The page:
Congress of St. Louis

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Christianity · Western Christianity · English Reformation · Anglicanism · Controversy within The Episcopal Church (United States) · Book of Common Prayer · Congress of St. Louis · Affirmation of St. Louis · Bartonville Agreement · North American Anglican Conference


Albert A. Chambers · James Parker Dees · Charles D. D. Doren · Creighton Jones · William Millsaps · Stephen C. Reber · Peter D. Robinson · Peter Toon


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The 1977 Congress of St. Louis was an international gathering of nearly 2,000 Anglicans united in their rejection of theological changes introduced by the Anglican Church of Canada and by the Episcopal Church in the United States of America in its General Convention of 1976. Anglicans who attended this congress felt that these changes amounted to foundational alterations in the American and Canadian provinces of the Anglican Communion and meant that they had "departed from Christ's One, Holy, Catholic and Apostolic Church."[1]

The Congress of St. Louis produced the Affirmation of St. Louis which authorized the formation of the "Anglican Church in North America (Episcopal)." Despite the plans for a united North American church, the result was division into several Continuing Anglican churches: the Anglican Catholic Church, the Anglican Province of Christ the King and the Anglican Catholic Church of Canada.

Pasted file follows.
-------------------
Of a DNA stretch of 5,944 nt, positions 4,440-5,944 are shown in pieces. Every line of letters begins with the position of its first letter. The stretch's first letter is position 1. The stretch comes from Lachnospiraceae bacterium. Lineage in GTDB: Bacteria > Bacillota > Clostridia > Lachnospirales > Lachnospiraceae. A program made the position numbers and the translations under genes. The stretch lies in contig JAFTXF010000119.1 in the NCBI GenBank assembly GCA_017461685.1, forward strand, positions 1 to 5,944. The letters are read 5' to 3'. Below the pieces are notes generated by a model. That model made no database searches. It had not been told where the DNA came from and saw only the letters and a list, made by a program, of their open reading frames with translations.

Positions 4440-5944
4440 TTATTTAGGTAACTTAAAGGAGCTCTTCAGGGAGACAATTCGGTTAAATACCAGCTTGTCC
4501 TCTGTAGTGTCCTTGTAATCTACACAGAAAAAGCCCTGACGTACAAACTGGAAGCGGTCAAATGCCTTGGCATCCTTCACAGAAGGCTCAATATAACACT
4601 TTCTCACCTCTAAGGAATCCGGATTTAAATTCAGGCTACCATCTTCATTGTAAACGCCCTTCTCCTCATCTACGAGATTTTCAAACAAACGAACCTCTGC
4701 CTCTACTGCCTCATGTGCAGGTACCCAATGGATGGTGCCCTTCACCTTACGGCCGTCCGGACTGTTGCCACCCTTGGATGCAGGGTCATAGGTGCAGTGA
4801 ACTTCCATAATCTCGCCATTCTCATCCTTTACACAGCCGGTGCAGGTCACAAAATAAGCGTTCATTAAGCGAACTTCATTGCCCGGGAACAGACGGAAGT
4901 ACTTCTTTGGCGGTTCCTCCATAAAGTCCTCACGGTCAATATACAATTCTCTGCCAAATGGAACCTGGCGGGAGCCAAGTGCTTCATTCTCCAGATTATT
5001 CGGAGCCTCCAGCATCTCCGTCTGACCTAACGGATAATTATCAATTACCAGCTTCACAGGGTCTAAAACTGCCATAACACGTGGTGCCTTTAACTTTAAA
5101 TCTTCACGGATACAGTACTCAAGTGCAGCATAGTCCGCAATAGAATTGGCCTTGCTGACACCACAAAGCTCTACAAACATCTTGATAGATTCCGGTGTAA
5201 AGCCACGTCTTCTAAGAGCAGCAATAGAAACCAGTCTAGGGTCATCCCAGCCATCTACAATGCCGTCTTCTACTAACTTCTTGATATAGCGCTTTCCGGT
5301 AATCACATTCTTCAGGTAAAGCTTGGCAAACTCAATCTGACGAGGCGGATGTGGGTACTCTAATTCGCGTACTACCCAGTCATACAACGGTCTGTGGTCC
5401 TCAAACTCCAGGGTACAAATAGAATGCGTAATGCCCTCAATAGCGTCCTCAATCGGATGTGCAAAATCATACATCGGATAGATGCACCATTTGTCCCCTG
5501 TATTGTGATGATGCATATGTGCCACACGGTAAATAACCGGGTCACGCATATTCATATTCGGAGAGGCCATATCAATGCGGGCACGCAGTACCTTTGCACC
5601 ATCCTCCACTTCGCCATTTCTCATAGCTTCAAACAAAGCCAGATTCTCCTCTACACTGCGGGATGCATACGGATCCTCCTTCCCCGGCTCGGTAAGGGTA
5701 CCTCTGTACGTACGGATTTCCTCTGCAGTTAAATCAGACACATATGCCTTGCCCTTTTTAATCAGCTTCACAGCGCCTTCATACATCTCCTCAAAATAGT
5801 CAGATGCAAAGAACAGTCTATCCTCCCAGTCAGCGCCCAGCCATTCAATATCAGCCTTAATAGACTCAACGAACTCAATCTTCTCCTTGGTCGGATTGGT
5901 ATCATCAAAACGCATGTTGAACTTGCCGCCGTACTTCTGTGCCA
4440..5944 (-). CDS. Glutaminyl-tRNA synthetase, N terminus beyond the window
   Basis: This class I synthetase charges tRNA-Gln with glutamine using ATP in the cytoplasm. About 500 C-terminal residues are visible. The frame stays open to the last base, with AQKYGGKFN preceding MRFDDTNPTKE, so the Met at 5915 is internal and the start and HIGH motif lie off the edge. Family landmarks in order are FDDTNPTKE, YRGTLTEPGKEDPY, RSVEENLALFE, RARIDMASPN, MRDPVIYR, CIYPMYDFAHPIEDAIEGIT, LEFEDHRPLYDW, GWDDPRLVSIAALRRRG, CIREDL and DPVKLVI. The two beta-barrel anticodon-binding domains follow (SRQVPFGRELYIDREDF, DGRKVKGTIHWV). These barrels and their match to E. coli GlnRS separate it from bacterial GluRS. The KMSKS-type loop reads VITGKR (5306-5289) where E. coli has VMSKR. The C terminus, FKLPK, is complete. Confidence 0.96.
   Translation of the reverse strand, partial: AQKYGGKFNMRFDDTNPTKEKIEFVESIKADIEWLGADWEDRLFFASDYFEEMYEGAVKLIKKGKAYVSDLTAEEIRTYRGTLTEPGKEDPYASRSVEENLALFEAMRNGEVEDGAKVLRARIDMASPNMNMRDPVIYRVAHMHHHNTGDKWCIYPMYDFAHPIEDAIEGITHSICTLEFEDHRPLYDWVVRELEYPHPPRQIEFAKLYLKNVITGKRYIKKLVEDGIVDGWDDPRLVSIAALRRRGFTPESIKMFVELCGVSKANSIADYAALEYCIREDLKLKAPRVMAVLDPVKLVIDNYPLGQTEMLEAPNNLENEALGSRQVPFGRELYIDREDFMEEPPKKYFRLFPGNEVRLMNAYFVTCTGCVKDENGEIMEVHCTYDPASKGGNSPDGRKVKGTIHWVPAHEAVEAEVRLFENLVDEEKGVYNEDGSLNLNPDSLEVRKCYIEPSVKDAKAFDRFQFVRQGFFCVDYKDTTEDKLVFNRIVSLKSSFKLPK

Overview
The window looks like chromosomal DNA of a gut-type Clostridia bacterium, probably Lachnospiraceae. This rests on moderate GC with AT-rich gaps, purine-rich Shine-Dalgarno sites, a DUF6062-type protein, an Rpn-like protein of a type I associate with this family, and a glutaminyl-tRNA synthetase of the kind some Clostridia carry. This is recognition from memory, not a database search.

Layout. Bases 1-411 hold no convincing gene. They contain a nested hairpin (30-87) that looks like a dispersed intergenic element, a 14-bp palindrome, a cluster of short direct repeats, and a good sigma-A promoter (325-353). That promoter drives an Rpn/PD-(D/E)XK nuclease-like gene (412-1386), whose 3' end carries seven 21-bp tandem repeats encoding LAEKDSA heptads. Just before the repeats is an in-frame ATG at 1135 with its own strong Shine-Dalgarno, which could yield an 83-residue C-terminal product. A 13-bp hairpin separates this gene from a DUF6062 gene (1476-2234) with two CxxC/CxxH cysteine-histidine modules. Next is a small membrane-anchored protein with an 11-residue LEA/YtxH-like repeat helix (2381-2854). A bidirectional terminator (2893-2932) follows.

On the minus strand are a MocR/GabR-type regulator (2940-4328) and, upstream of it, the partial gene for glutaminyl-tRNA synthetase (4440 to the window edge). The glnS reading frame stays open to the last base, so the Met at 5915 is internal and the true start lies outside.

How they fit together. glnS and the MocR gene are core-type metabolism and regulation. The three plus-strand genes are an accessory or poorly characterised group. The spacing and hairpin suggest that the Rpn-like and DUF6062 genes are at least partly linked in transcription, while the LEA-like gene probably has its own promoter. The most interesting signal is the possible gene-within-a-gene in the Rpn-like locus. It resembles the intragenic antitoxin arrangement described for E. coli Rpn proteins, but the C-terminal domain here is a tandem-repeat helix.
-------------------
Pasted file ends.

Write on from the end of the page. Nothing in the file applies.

These continuing churches are described by the Affirmation of St. Louis as maintaining the faith and practices of the Anglican Church rather than breaking away from it, since it was the Episcopal Church in the United States of America and the Anglican Church of Canada which introduced the changes seen by the delegates in St. Louis as amounting to a departure from scripture, the Anglican tradition, and the "One, Holy, Catholic and Apostolic Church."[1] Theological liberalism, revisions to the Book of Common Prayer, and the ordination of women priests were not the only reasons for the split, but they were seen by these churches as evidence of the mainline church's departure from Anglican orthodoxy.[2]


  1. ^ a b Excerpt from the Affirmation of St. Louis as printed in an ACC brochure, “Who we are
  2. ^ The Path of the Episcopal Church : Walking Apart

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